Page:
Most of what was connected with folk medicine in the practice of witch G (Solna) came also from a colonial settlement in Russia, from the Estonian and Russian tradition that existed there. She instructed healers C and D, her two daughters, and at least one neighbouring woman. There are quite a few fragmentary data about Solna's healing methods. She treated injuries, erysipelas, snake-bites, various infant diseases, and various ills caused by the evil eye. She also cured domestic animals. An inseparable part of her séance was spell-casting. Usually she recited her spells over unsalted pork fat or other traditional substances. Local inhabitants have described her as a good specialist in herbal remedy. One of the daughters remembered her mother's healing methods, the other had repeatedly written down magic spells, but had later lost them or thrown them away. She justified her lack of interest in mother's healing methods with her allegedly poor memory.

Witch H (Marie) got her knowledge of healing from an old woman who lived in the same village and who could cure various diseases. She never used the knowledge herself. All that she remembered she presented to the Archives.

As the brief list above shows, the transmission of knowledge has by no means been easy in the 20th century, because the inheritors were not interested in traditional lore. I have described the reasons for such attitudes in a previous article (Kõiva 1995:224), and therefore I shall not dwell on the subject. The main reasons for rejecting the healer's trade seem to have been changes in the way of life and the falling prestige of traditional medicine. In a village community the reason may also have been the wish to be free from the status of a witch and from the attending attitudes and preconceived ideas.

2. Contemporary Folk Healers and Transmission

I do not know whether the 1970s were a more difficult period for witch doctors than, say, the era of political oppression in the 1940s and 50s. In spite of the official hostility towards popular and alternative ways of healing, witch doctors were highly esteemed by their patients. People came to visit them alone, or with their whole families and friends. Sometimes they even rented a bus and whole groups of colleagues and sympathizers drove to the other end of Estonia to see such people. Contemporary healers differ from each other in their social background and education more than the mediators of the previous century or the early 20th century who applied methods of traditional folk medicine. Then the healers were farmers, smallholders, craftsmen, even some parsons, parish clerks, officials of manor and township administrations, landowners, etc. Still, most of the healers were inferior farmers.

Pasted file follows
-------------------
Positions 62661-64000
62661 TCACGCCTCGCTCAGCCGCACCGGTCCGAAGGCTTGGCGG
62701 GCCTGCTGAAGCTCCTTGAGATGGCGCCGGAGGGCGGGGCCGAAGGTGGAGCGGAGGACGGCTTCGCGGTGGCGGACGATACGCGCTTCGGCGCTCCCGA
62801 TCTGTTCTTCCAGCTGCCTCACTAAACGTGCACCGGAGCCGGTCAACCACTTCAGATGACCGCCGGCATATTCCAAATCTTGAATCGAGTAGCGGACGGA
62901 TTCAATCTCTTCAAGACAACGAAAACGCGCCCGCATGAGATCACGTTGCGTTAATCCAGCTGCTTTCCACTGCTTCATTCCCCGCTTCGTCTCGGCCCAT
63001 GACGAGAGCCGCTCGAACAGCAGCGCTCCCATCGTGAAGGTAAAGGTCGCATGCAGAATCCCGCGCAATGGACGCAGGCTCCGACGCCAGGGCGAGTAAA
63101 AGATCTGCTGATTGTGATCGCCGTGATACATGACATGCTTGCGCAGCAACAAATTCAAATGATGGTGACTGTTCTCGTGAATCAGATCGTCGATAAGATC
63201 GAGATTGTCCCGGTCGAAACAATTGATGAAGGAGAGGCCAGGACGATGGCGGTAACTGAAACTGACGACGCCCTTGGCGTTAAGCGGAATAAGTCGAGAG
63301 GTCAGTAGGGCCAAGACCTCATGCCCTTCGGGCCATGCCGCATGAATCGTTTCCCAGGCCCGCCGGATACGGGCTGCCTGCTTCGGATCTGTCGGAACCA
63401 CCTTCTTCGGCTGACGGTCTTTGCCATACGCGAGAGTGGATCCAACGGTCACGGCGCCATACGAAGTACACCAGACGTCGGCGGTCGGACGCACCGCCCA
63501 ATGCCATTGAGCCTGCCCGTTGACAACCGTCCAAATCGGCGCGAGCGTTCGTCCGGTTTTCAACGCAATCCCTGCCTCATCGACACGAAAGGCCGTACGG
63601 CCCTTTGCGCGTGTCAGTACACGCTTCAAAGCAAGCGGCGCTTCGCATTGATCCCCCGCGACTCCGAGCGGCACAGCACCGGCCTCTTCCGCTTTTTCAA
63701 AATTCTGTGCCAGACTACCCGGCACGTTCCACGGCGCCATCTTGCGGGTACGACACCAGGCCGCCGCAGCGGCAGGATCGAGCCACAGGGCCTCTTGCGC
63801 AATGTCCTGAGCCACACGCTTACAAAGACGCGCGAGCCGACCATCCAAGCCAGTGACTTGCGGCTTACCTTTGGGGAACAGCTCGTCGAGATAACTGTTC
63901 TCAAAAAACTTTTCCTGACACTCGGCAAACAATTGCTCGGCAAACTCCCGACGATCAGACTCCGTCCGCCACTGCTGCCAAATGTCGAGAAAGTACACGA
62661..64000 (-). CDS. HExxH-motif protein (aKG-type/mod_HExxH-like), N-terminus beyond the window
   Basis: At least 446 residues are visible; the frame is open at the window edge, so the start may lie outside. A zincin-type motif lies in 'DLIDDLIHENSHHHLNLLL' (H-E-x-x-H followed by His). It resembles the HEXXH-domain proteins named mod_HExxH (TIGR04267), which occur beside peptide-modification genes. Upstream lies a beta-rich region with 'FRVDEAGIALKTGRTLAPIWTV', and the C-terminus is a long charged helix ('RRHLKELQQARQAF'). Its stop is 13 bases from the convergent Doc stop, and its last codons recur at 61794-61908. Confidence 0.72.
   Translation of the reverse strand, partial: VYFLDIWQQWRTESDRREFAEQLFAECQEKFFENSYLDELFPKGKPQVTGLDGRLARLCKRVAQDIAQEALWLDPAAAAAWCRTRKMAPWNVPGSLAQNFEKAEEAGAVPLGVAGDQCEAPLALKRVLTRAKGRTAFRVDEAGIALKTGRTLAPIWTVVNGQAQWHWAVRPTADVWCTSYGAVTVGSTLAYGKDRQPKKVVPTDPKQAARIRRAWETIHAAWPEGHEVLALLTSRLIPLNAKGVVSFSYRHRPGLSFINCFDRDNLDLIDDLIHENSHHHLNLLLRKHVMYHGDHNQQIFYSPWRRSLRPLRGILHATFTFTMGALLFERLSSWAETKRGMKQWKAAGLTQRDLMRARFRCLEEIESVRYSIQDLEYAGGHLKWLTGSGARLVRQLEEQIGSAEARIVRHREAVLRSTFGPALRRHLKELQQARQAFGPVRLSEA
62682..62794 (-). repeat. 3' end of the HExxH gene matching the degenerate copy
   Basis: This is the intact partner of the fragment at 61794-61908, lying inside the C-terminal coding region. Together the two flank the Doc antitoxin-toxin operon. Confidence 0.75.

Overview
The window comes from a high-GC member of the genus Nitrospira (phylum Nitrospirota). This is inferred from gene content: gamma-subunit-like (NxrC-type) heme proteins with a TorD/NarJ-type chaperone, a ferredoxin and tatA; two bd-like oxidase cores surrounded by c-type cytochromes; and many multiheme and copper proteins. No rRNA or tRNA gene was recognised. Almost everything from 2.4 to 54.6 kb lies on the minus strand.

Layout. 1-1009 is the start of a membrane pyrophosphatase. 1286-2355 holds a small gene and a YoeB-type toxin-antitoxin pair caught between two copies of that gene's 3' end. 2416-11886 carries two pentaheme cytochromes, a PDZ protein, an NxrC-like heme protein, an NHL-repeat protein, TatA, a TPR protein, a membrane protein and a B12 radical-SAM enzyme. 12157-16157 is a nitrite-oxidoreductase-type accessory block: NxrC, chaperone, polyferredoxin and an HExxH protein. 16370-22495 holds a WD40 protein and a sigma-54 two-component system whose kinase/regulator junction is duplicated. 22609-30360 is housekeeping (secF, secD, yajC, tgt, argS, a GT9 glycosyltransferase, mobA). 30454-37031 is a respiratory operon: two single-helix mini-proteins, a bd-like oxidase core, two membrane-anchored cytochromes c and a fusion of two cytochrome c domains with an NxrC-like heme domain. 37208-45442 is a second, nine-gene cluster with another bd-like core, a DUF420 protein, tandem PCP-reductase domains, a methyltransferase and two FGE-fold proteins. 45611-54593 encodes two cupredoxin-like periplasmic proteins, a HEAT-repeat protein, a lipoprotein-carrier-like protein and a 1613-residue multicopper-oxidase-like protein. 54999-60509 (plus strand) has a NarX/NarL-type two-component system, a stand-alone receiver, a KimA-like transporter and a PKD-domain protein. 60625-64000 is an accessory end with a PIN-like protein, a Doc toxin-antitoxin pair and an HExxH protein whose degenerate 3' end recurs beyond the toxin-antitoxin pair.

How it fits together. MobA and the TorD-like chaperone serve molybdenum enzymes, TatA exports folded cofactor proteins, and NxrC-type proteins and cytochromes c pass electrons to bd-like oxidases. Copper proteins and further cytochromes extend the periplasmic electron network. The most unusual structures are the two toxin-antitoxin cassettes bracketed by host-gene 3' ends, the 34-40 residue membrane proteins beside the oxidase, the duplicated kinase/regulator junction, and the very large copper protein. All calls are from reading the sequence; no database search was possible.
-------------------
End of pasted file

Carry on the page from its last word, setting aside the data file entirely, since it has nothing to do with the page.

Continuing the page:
Let us here say a few words about some of the witch doctors that featured in the legend at the beginning of the article. We have chosen the most typical representatives of witch doctors with different backgrounds and healing methods.

Gunnar Aarma (born 1916) is a music teacher, a university graduate, member of Lutheran church. On several occasions he has embraced Islam and extracted medical knowledge from Islamic philosophy and medicine. In Estonia he is justly regarded the grand old man, guru and promoter of Buddhism. For years he has propagated Eastern medicine and its methods. He makes use of acupuncture and acupressure, diagnoses afflictions with the help of eyes, ears and soles of feet. One of his healing methods is gong therapy; he has studied and experimented on music therapy, diagnosed with a pendulum, advocates hunger cures and hydropathy, etc. Both of his grandmothers were village healers whose methods Aarma has described as intuitive and, therefore, of little interest to him. Anyway, he has seen them healing and massaging. During his years of banishment and prison camps he has met several Russian witch doctors. At that period he also came into contact with a Yakut shaman. He may be considered one of the first importers and brokers of mumio in Estonia. Very innovative were his séances of hunger cure and the promotion of macrobiotic diet. As for herbs and diet, Aarma has always stressed the necessity to choose from those that grow near one's place of living - only these can sustain your health.